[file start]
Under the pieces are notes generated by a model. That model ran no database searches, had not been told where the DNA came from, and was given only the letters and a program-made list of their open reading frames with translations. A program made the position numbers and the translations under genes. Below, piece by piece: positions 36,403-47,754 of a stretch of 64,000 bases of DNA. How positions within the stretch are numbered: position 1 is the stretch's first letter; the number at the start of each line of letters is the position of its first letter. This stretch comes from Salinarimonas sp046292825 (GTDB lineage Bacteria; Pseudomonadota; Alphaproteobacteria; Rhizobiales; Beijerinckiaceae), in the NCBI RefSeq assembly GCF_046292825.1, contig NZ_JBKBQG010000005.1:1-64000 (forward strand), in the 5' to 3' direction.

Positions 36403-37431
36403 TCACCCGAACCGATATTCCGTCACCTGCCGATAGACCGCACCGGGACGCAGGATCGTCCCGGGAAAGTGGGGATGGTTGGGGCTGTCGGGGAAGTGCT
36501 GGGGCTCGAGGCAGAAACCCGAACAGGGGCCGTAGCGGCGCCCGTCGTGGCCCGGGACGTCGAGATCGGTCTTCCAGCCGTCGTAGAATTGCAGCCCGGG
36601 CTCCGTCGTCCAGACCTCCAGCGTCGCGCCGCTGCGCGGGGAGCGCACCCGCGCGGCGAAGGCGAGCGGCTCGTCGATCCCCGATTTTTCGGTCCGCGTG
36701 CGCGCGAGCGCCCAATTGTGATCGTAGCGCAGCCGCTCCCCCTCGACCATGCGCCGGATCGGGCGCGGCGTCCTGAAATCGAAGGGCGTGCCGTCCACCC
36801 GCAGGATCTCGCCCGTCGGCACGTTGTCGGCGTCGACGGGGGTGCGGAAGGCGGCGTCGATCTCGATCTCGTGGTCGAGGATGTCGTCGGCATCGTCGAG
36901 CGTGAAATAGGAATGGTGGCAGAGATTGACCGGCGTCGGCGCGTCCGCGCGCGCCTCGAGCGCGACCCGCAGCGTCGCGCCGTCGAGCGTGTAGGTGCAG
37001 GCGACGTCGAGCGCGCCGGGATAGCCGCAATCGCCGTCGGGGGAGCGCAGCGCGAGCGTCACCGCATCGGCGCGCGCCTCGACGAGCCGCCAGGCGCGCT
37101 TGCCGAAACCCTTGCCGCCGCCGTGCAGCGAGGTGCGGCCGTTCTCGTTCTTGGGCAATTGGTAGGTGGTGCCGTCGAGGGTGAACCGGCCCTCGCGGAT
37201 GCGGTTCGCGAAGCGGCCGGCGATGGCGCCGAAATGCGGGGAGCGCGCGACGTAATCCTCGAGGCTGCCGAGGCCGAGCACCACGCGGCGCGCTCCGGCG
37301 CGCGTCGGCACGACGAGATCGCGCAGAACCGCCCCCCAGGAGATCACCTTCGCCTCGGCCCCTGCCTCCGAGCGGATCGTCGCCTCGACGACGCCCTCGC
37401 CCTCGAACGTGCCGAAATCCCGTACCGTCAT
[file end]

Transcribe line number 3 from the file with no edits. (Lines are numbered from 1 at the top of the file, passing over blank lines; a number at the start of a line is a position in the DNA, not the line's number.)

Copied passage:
36403 TCACCCGAACCGATATTCCGTCACCTGCCGATAGACCGCACCGGGACGCAGGATCGTCCCGGGAAAGTGGGGATGGTTGGGGCTGTCGGGGAAGTGCT